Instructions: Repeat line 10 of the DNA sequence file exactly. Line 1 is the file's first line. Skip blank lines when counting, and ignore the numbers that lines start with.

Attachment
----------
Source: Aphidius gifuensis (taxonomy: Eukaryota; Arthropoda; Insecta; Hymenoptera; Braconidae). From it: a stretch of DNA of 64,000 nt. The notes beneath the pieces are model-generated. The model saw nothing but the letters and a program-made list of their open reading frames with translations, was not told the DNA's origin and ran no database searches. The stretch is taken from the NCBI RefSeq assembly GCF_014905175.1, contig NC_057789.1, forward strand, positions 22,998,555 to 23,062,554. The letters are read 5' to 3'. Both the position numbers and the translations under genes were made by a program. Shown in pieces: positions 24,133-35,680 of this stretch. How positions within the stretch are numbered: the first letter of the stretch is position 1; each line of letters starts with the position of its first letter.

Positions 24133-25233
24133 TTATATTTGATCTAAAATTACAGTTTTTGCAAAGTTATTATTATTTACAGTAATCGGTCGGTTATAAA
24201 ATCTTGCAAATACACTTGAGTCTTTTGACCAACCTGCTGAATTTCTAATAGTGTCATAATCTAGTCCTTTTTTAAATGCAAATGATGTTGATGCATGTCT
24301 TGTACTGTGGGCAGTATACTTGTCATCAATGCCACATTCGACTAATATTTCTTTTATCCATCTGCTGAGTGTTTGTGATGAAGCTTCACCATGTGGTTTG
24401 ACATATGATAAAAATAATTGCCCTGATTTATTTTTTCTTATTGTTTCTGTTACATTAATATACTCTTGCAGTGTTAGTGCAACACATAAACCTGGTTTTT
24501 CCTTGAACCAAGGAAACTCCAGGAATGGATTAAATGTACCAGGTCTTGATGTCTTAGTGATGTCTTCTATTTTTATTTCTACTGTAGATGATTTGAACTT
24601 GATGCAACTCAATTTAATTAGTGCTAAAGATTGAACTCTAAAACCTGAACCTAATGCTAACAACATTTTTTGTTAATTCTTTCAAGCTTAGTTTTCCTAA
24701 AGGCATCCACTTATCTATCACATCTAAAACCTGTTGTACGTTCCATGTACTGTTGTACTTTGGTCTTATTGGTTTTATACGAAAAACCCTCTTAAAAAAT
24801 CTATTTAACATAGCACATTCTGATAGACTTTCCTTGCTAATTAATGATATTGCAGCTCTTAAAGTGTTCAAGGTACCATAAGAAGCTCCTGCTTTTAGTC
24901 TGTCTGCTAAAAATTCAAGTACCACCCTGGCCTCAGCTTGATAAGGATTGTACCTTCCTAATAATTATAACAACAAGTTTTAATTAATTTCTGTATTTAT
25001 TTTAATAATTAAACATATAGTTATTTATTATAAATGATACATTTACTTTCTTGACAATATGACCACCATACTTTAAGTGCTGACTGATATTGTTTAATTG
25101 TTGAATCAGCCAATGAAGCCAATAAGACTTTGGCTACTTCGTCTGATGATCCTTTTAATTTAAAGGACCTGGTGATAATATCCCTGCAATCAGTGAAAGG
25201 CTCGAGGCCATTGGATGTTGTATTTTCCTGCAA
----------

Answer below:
24801 CTATTTAACATAGCACATTCTGATAGACTTTCCTTGCTAATTAATGATATTGCAGCTCTTAAAGTGTTCAAGGTACCATAAGAAGCTCCTGCTTTTAGTC